Monday, August 6, 2018

Activating A Statue

In ancient Greek belief, it was thought that the spirit or presence of a Deity did or could inhabit their statue. 

So, I came up with a Hellenized rite that can be used to achieve such activation. But, before preforming on a given statue, I think there are some things to keep in mind. I think this should be done on a piece that is mostly or all stationary, not something that is constantly moved or carried around. The statue of my former Artemis sanctuary would be a good example. It was never moved, always remaining in the same place since the opening and dedication of the sanctuary. The only time it was ever moved was when my family left the property and the sanctuary had to be closed. And second, as I would logically imagine, once the consecration has been completed, and the spirit dwells, the statue becomes even holier than it was while empty. Therefore, it should be kept in a very secure place, perhaps even in a shrine area with doors, so as to keep out intrusions that may come into the room, as well as general dust, dirt and debris that come with every living place. If you cannot provide an enclosed space, just keep the statue clean and protected.

The rite I have constructed is based on what I have practiced and come to learn about Hellenic practices when statues and individualized worship comes into play.

1- The first step is actually for the worshiper, which is to clean themselves and put on clean clothing, that they may be presentable before the God.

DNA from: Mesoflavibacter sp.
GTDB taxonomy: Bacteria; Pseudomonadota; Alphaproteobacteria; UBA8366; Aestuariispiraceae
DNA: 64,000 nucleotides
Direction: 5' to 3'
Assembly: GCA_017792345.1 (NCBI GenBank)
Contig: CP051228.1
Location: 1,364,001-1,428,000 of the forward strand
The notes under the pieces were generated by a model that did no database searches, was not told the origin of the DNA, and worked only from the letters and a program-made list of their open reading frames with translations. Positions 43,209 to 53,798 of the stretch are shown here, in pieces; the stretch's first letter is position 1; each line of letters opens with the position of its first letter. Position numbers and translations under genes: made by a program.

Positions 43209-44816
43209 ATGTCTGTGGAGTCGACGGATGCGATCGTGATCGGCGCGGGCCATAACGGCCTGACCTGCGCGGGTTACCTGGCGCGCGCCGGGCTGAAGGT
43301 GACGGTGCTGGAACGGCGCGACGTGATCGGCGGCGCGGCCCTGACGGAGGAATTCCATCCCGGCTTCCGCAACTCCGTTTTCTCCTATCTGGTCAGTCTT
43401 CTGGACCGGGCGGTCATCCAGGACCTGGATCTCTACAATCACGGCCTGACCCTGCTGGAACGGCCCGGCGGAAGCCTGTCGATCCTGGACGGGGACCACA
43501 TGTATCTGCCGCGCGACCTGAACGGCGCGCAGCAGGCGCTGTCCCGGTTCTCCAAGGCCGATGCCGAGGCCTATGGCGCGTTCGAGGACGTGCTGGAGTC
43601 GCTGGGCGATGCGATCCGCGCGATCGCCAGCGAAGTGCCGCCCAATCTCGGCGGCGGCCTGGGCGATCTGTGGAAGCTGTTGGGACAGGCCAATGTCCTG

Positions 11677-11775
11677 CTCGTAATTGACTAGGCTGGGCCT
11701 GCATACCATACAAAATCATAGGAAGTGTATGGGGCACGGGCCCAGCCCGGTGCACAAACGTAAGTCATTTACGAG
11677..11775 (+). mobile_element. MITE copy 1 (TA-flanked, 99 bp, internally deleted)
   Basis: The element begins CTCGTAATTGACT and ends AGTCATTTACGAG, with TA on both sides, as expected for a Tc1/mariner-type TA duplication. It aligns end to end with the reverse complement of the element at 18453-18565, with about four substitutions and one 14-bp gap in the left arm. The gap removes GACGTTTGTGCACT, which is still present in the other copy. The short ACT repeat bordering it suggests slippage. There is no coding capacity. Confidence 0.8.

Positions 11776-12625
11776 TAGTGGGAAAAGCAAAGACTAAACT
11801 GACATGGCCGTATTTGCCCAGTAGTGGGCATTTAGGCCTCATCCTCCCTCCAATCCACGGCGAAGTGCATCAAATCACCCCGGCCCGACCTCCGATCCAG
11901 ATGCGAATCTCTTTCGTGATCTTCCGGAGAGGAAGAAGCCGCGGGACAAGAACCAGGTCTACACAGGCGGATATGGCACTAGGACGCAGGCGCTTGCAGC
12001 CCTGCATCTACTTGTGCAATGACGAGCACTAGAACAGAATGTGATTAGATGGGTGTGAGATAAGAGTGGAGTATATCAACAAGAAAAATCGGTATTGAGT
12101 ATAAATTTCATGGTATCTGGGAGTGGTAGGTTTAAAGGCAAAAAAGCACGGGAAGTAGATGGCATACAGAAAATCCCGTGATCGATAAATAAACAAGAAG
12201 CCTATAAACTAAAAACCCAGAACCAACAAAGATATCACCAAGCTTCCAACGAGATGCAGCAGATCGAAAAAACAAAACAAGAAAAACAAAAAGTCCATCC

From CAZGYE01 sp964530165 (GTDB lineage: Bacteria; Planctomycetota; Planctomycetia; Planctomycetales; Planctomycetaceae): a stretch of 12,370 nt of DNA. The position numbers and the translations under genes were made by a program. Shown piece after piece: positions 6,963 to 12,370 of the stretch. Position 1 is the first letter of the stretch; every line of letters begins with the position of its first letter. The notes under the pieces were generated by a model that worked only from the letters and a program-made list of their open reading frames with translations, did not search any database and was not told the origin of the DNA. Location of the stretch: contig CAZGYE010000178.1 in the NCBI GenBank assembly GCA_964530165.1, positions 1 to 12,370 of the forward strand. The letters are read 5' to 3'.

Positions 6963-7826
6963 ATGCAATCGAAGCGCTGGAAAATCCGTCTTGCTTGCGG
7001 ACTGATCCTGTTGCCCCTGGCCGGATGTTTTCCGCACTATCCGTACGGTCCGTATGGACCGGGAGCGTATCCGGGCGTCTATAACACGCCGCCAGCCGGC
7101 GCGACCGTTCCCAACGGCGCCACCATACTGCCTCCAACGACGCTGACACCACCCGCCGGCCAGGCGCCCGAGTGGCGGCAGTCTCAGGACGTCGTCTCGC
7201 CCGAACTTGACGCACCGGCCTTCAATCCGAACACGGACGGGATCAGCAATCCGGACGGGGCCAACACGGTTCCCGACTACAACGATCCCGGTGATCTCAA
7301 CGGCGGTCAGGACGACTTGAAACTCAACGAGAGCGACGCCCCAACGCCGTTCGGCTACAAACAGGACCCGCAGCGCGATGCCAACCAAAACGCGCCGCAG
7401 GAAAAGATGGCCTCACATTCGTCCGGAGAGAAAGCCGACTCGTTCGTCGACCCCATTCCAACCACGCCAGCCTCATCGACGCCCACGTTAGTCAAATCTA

2- With a bowl of clean, purified water, take a clean cloth and gently wash the statue. I might even say include sea salt in the water, but depending on the material of the statue, there may be a risk of damage if the salt particles remain on it for a long period of time.

3- Anoint the statue with an oil. Try your best to associate the kind of oil with the kind of God. For example, if the statue is of Aphrodite, you might use a rose-scented oil, or if for Artemis, an earthy kind of oil that could be tied to trees and other wild plants. You only need a small drop, the size of a pinhead. You should probably ideally touch the head of the statue with it.

4- Now's the time to invite the God in with an invocation. Ultimately, the contents are up to you, but below is a template, if you will, that you can use for inspiration.

O' great God/Goddess (insert name),
into this, your holy image, I invite your spirit, your heavenly presence,
that this structure which I have placed and prepared for you, 
may act as a House of your Divinity,
forever in my own home and life.

5- Present now a proper sacrifice to the God. Such as olives or olive oil to Athena, or fish or other water foods and meats to Poseidon. If you don't have such direct offerings, pour a libation or burn incense.

6- Robes of Honor. The statue should now be clothed in a ceremonial cloth, also considered an offering to the God, to express your welcome to them into your home, and also to adorn their statue in beauty. A unique robe can also be uniquely recognized by the God, and they will know your home or place of worship. These robes or cloths can take on various forms, but you should normally try to gear it toward the God in question. For example, a yellow sun colored one for Apollo, or red for Ares. Of course, these are basic colors. You have the option of adding things to the robes. The more unique you make it, the better.

7- Bring the rite to an end by giving your verbal gratitude to the God.

It doesn't end there, though. Now you have only begun. Each day, give offering at this statue to the God. Even if it's something as simple as incense or a libation. Keep continuous relations going. The idea is to keep the God's recognition so they won't abandon the statue. In conclusion, this is how I would activate a statue. Feel free to use your own methods that you may find more suitable or historic.

In the Goodness of the Gods,
Chris Aldridge.